A good mezze spread should have at least 3 different things to dip pita into!
I like to begin with a simple trio to build the foundation: HUMMUS — A ‘NOT HUMMUS’ — SOMETHING YOGURTY
This is a great way to start! All of these can be prepared ahead of time, and then finished with a flourish of toppings right before serving.
Let’s start with the necessary hero of any MEZZE experience: HUMMUS.
I like to make my hummus EXTREMELY plain, using quality ingredients. I omit the garlic. I started doing this because my husband would often complain that raw garlic gave him headaches. At first I thought he was just being a total dick, but then I googled it and apparently THIS IS A THING. I also used to get complaints from my lawyer friends that their garlic breath the next day did not help them in court. (Just stand further back from people!). THIS DOES NOT COUNT FOR ROASTED GARLIC WHICH IS ALWAYS WELCOME AT THE TABLE.
Anyways, I digress. I am now fine with leaving out the garlic, this can allow me to experiment with punchier or more elaborate flavours for the toppings. I also like to peel my chickpeas. I know this may seem like a real chore but it’s worth it. Put on some relaxing music, take a sip of wine, open that can and GET PEELING. Shucking off the little papery shells that encase the chickpeas will result in a much creamier consistency.
In a small blender combine:
- 1 can of chickpeas (shucked)
- A few tablespoons of tahini (the good runny kind)
- The juice of at least one lemon
- A few glugs of GOOD QUALITY EVOO
- Salt & Pepper
- A splash of cold water —this will also help smooth out all the ingredients.
BLITZ all ingredients until smooth, adding some water or more olive oil if needed. Adjust salt & pepper levels for taste.
I like my hummus extra lemony. Add more lemon juice for more tanginess until the flavour is exactly how you want it!
* For roasted garlic hummus, roast a whole head of garlic for a few hours until golden & caramelised. Squeeze the caramelised cloves in with all the other ingredients.
Bowls are for suckers, always serve your hummus on a plate or platter. Pour out the hummus and using a little spoon, spread the hummus evenly over the plate, creating little grooves in the hummus— these will be little olive oil puddles.
After spooning out all the hummus, drizzle with extra olive oil, more salt, more pepper, loads of lemon zest and a generous sprinkling of Za’atar. Don’t have any za’atar? Don’t worry— Spice & Green will be selling some soon! Until then you can opt for some dried thyme & sesame seeds.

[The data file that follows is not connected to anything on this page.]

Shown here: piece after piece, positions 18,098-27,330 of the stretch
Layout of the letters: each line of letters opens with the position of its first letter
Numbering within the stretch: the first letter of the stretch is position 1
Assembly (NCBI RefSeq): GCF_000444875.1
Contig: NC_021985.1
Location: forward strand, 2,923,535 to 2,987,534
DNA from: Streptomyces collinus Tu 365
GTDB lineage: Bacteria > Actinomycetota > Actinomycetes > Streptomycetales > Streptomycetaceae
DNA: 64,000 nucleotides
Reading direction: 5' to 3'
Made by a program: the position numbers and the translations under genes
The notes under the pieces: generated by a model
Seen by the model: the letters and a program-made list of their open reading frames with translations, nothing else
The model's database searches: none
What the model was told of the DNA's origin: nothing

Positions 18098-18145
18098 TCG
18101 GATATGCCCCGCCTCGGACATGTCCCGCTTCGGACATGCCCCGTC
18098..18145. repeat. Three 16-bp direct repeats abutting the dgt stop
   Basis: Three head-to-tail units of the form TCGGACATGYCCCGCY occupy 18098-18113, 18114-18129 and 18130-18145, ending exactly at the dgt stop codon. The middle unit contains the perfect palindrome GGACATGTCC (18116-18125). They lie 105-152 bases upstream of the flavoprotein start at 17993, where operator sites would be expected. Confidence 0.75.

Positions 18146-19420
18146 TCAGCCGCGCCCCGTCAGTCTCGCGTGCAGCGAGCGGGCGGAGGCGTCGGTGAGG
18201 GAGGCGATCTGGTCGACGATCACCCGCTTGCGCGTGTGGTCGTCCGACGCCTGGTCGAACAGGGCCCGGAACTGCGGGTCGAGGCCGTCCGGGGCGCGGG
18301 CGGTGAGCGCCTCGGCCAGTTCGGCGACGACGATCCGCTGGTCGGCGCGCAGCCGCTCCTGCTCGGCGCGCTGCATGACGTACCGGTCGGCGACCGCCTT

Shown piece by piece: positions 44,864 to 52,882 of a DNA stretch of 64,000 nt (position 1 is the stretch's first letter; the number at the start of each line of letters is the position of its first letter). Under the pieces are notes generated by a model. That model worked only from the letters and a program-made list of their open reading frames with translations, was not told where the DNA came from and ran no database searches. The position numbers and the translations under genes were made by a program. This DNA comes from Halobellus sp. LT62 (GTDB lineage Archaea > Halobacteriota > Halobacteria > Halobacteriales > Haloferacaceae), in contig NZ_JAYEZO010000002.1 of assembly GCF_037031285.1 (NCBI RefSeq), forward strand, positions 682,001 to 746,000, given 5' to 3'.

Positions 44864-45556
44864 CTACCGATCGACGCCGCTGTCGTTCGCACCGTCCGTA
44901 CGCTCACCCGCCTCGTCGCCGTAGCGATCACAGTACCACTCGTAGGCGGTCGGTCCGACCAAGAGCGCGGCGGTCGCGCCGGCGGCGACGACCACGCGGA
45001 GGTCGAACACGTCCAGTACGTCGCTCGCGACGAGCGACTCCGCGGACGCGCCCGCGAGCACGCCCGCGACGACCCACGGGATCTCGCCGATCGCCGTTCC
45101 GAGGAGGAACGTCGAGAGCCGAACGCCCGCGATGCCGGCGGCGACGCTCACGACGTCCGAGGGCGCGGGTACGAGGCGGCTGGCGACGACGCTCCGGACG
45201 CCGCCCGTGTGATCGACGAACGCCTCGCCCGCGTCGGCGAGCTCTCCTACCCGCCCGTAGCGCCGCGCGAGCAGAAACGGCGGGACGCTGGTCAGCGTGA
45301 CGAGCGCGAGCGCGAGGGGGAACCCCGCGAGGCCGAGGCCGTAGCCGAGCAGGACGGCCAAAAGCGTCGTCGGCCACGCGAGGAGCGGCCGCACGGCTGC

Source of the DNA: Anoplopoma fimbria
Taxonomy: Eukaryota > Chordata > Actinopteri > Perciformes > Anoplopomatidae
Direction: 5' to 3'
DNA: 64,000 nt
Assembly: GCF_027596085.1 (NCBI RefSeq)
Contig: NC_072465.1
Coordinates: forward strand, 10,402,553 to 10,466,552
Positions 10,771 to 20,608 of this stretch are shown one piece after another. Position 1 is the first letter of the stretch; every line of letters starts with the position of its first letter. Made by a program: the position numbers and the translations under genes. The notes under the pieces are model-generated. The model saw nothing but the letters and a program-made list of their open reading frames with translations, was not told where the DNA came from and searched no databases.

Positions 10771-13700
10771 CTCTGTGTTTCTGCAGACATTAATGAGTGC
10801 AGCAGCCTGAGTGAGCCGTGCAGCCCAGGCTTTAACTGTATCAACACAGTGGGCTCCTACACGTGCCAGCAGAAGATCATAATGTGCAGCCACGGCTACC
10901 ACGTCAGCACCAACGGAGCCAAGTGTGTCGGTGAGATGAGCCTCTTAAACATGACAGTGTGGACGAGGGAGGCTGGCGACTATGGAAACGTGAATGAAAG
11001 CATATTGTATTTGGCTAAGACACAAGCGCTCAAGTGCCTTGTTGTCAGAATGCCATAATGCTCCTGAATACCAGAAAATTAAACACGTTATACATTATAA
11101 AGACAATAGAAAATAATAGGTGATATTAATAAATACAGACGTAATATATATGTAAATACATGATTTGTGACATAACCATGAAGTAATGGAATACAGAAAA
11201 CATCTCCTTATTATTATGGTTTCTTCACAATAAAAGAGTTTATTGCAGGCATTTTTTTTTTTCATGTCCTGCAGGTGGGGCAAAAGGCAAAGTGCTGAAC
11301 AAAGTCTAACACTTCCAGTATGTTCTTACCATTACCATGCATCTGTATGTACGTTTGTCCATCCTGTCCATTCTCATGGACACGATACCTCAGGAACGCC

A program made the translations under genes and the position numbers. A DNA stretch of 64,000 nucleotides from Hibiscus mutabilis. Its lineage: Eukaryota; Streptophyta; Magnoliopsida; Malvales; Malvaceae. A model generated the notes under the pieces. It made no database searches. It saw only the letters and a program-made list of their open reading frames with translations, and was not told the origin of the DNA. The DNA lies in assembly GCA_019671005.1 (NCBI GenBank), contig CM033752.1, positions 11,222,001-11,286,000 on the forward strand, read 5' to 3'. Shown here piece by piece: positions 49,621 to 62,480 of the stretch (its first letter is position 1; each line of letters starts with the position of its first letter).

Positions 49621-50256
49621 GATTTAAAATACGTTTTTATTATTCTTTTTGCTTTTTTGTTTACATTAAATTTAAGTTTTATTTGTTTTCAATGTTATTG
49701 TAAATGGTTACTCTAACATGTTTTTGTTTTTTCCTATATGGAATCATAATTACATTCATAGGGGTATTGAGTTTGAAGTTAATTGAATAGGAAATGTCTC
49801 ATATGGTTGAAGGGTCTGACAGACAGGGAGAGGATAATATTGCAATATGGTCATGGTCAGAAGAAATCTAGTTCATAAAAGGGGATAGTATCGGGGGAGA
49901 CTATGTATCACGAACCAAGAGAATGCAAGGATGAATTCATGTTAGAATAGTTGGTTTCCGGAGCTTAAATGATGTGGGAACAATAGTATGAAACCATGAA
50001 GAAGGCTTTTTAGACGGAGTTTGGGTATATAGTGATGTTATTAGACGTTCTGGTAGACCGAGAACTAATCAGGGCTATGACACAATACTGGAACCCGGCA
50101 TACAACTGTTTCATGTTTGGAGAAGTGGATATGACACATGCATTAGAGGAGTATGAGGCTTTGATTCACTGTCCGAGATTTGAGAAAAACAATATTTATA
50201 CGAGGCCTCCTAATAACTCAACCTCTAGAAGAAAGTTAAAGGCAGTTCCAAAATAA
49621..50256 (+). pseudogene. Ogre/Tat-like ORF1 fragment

NEXT UP: NOT HUMMUS
My favourite Mid-Eastern non-hummus spread is MUHAMMARA. Muhammara is a beautiful Syrian red pepper and walnut dip with a lot of dynamic flavour, and (with a couple shortcuts) it’s VERY simple and quick to whip up. Below is the cheaters recipe for Muhammara, using jarred ‘fire roasted’ red peppers. When I have more time (or more like when red peppers are on sale) I will blacken and peel them myself; it’s also fun., but it’s time consuming. If you want to do this yourself I would recommend checking out this recipe.
You will need to gently blend the following ingredients:
- 1 can of jarred ‘blackened’ red peppers (if you want to do this yourself you’ll need 2 medium red peppers
- 1 large handful of walnuts, toasted and lightly chopped
- 2 red bell peppers
- A big squeeze of lemon juice
- 1/4 of panko crumbs (approx, or you can also use breadcrumbs)
- Some pomegranate molassas (if you don’t have this on hand, try some honey with fresh pomegranate! you have one on hand right?)
- A sprinkle of paprika, chili flakes and cumin
- A good splash of olive oil
Whizz up all the ingredients. You may need more panko if it seems too wet, this can happen especially with fresh red peppers. Add a sprinkling of salt and you’re good to go. Spoon the muhammara on to a flat plate or shallow bowl and top with fresh herbs, fresh pomegranate seeds if they’re in season, and some more olive oil. You can even finish with a sprinkling of toasted cumin seeds!
For your yogurty component, might I suggest: LABNEH ? Labneh is technically a strained yogurt, it has a less watery and richer consistency than yogurt and isn’t as sour, lending really nicely to both sweet and salty flavours. Labneh is great because as soon as you buy it (or make it?) you’re ready to go! Now you can commit all your time to making it fancy. What will you top it with?
One combination I love is honey, toasted seed, herb. This can any combination you like. Try and choose flavours that compliment your other dips, but aren’t redundant. This luxurious combo pictured here is topped with local clover honey, fresh dill & kalonji (nigella) seeds. PERFECTION.
No mezze spread is complete without pita bread. I like to buy the cheapest— but most authentically Mediterranean looking — pita available and toast them in a frying pan with butter or olive oil. Slice them into triangles and you’re good to go. Just make sure you have a lot! Compliment the pita & dips with plenty of citrus wedge & fresh herbs to enhance their bites, and some extra fresh pomegranate seeds are a fantastic extra consideration.
Don’t forget to serve with, like, 100 salads.